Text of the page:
Ravi Bhoothalingam, Honorary Fellow, ICS
In the aftermath of the Dalai Lama’s visit to Arunachal Pradesh, India-China bilateral relations have plumbed new depths. China accuses India of using the Dalai Lama to provoke anti- Chinese sentiment, and says that diplomatic relations are “seriously damaged”. But His Holiness is a popular and revered guest in India, and so the Indian government’s resolute defence of his right to travel anywhere in the country remains fully in harmony with popular sentiment. Still, we should expect a climate of “cold peace” between the two countries for some time to come, with bilateral political issues remaining unresolved. However, a Sinophobic public climate can damage our own public interest, and this the government should work to avoid. Because China matters to India — if not politically — certainly in the realm of economic development. And it matters in four quite specific ways. Continue reading “Why Economic Engagement with China Matters”
Jyotishman Bhagawati, Research Intern, Institute of Chinese Studies
The China Pakistan Economic Corridor has created a sense of both euphoria and scepticism in Pakistan. The euphoria is because of the size and scale of the corridor project which is expected to create 700,000 direct jobs and whose total cost, according to a Deloitte study, is estimated to touch US$75billion upon completion . At the same time, there are also increasing concerns over the project primarily due to the lack of concrete details about the various schemes falling under it which the government is accused of not sharing with the public . Against this backdrop, it is imperative to note the perceptions of the business community in Pakistan regarding the CPEC as it is one of the most crucial stakeholders in the project. Continue reading “CPEC: Views of the Business Community in Pakistan”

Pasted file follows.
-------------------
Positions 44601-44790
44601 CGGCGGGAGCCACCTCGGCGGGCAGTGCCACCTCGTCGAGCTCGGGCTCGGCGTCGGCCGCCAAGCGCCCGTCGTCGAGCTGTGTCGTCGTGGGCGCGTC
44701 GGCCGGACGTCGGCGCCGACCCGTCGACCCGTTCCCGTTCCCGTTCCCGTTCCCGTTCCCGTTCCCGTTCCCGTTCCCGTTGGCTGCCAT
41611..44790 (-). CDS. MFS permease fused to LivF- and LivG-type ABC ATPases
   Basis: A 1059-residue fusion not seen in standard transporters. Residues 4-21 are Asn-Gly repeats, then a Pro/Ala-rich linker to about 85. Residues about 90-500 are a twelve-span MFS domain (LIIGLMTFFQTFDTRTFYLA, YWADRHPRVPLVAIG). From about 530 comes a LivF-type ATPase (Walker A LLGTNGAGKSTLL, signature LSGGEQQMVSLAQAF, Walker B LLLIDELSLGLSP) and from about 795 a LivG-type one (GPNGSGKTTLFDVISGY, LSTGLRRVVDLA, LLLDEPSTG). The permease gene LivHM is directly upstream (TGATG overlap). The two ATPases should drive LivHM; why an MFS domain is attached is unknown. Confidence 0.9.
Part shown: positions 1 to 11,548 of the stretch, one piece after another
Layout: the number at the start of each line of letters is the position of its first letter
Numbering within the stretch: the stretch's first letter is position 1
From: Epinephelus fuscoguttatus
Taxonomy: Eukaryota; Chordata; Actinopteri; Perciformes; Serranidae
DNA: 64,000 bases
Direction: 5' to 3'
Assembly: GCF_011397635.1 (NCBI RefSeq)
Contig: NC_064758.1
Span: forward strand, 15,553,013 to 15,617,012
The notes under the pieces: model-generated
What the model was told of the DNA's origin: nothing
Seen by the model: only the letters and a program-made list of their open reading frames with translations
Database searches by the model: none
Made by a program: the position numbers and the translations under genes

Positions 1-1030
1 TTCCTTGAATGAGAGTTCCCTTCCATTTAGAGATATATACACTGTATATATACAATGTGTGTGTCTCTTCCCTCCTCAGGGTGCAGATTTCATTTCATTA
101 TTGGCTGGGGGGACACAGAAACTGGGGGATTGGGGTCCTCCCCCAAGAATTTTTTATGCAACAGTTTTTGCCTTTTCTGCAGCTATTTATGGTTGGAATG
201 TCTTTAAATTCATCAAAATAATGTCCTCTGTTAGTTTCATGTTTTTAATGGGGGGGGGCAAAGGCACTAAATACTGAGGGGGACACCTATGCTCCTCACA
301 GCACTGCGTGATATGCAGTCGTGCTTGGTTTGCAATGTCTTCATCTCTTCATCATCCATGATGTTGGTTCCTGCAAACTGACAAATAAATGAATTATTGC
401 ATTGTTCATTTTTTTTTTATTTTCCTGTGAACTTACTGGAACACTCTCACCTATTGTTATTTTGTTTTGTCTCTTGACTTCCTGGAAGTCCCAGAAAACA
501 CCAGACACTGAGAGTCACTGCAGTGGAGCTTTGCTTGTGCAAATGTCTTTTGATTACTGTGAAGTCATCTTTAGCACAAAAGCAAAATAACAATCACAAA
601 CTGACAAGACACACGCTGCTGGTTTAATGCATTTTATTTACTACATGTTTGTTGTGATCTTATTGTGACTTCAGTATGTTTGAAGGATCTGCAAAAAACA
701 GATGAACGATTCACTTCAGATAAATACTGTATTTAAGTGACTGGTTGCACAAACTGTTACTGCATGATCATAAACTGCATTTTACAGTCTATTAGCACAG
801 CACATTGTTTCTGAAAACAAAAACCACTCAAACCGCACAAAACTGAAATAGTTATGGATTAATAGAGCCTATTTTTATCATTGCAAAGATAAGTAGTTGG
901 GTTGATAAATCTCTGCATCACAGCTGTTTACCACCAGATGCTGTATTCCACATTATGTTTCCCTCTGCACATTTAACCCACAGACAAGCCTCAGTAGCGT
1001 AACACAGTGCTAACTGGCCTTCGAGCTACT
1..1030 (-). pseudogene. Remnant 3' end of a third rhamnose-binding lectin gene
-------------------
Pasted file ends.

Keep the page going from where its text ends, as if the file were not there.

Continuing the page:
Aravind Yelery, PhD, Assistant Director & Associate Fellow, Institute of Chinese Studies
नुकत्याच संपलेल्या 8 व्या ब्रिक्स बैठकीत सहभागी विकसनशील देशांनी ‘गोवा जाहीरनामा’ स्वीकारला. या बैठकी दरम्यान आणि नजीकच्या काळात प्रादेशिक आणि जागतिक राजकारणात नवीन राग-रंग उजळून समोर आले. दहशतवादाचा मुद्दा, दुटप्पी धोरण आणि गुंतागुंतीच्या आर्थिक बाबींवर ब्रिक्स सारख्या महत्वाच्या संघटनेची नक्की भूमिका काय हे मात्र ठळकपणे अधोरेखित झाले नाही. सर्वात महत्वाचे म्हणजे चीन सारख्या देशाचे जागतिक स्तरावरील राजनय कसे ठिसूळ आणि दुटप्पी झाले आहे हे दिसून येते. Continue reading “BRICS: Cooperation or Cynicism?”
Ambassador (retd.) Kishan S Rana, Honorary Fellow, Institute of Chinese Studies.
China’s foreign exchange reserves used to be $5 trillion, some three years back. Now they are down to $3.22 trillion. This has been the result of financial challenges that it has faced, including efforts to protect the value of the Yuan. The reserves are still huge, say 9 times larger than India’s $350 billion. But some may wonder if this is proof of economic decline.
Continue reading “China’s Foreign Exchange Reserves”